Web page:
You can download an addressbook to get connected to peers faster here. Place this file in your .osmosisd/config folder and restart your node to take effect.
Snapshot is made with snapshot-interval = 0, make sure your app.toml has that setting as well
# [Optional] Install and Setup osmosis first
osmosisd config chain-id osmosis-1
wget -O $HOME/.osmosisd/config/genesis.json https://media.githubusercontent.com/media/osmosis-labs/networks/main/osmosis-1/genesis.json
# [Optional] Edit config.toml to add persistent peers and other needed config (see https://github.com/osmosis-labs/networks)
# Stop Osmosis Daemon first if its running
sudo apt-get update -y
sudo apt-get install wget liblz4-tool aria2 -y
sudo su - [osmosisuser]
# change network to default/pruned/archive and mirror to Netherlands/Singapore/SanFrancisco depending on your needs
FILENAME=`curl https://quicksync.io/osmosis.json|jq -r '. |select(.network=="default")|select (.mirror=="Netherlands")|.filename'`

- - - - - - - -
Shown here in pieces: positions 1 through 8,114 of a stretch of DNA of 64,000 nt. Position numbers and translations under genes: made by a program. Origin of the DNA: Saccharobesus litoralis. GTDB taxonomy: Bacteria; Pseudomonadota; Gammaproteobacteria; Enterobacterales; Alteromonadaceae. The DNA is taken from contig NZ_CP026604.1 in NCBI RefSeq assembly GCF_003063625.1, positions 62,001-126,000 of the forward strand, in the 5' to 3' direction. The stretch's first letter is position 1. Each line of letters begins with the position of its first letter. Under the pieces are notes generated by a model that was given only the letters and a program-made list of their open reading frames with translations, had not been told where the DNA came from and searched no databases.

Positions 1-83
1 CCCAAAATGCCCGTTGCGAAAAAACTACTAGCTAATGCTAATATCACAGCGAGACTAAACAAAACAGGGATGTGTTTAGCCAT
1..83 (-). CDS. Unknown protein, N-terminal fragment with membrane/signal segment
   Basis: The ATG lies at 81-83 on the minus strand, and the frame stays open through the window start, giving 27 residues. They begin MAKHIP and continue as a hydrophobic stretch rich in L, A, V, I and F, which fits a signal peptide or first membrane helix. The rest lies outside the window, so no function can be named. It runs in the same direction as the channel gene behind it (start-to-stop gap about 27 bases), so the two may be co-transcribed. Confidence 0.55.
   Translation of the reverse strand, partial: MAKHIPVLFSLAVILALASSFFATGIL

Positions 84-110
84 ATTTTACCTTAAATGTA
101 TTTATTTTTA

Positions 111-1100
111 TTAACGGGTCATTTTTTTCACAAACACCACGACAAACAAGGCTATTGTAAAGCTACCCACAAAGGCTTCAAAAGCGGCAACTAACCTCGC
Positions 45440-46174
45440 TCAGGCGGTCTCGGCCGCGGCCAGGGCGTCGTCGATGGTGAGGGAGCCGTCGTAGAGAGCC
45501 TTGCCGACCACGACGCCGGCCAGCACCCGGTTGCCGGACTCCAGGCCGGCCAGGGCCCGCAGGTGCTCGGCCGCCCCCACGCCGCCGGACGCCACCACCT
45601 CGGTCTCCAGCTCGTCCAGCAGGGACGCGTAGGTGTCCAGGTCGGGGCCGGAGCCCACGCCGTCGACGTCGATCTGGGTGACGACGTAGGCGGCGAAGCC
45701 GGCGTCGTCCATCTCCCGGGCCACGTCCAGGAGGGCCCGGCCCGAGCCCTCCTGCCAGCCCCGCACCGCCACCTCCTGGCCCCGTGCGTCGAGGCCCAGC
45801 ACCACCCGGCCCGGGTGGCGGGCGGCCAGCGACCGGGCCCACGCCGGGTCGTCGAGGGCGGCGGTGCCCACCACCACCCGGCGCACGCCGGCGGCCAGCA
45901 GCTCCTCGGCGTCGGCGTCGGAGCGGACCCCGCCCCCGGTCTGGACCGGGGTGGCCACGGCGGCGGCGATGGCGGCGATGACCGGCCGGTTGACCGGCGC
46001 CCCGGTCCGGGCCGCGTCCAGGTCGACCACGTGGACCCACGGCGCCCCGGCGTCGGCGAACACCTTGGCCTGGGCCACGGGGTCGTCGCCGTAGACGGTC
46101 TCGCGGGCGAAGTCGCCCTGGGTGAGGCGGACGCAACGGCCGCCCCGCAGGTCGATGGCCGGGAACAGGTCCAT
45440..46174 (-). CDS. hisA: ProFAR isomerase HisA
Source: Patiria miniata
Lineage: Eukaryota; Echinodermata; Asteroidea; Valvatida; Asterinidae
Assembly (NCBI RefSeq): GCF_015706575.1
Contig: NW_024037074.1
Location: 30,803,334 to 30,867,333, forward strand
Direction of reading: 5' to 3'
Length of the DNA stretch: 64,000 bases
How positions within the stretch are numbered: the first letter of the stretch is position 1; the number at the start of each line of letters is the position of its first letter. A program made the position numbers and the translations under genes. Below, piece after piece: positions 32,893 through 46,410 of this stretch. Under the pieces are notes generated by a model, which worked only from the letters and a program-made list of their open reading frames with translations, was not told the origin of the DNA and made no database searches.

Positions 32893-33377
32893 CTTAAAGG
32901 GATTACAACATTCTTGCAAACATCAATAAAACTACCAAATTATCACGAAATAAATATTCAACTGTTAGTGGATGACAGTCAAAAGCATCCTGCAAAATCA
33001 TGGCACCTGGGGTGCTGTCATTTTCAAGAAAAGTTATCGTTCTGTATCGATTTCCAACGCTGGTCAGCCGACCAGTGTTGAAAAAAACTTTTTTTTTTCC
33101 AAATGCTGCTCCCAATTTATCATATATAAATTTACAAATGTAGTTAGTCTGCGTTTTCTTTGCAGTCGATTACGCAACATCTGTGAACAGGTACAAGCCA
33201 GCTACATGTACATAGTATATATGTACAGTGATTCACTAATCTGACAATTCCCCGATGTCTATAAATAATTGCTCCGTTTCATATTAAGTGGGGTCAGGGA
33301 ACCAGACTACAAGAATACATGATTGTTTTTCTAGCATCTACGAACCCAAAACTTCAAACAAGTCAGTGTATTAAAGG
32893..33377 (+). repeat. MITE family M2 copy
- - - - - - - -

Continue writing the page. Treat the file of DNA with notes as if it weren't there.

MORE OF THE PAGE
aria2c -x5 https://get.quicksync.io/$FILENAME
OR (single thread but no double space needed on harddisk)
wget -O - https://get.quicksync.io/$FILENAME | lz4 -d | tar -xvf -
# Compare checksum with onchain version. Hash can be found at https://get.quicksync.io/osmosis-1-default.DATE.TIME.tar.lz4.hash
curl -s https://api-osmosis.cosmostation.io/v1/tx/hash/`curl -s https://get.quicksync.io/$FILENAME.hash`|jq -r '.data.tx.body.memo'|sha512sum -c
lz4 -d $FILENAME | tar xf -
# Start Osmosis Daemon
Making a SHA-512 of the complete download takes a long time, so instead we make a SHA-512 hash of every 1st MB block every 1GB. These hashes are then stored in a checksum file. The hash of that checksum file is stored onchain on the cosmos account as a memo. So in short you can verify the SHA-512 of the checksum file by looking up the transaction hash on-chain. Then you can use the checksum file to validate the download. A checksum.sh script is provided to do so.
Quicksync considerably improves the time it takes to re-sync nodes to the current block. We achieve this by creating various compressed archives that we deliver from high-performance services. The service is crucial for validators and other service providers who require fast deployments or quick recovery of existing services.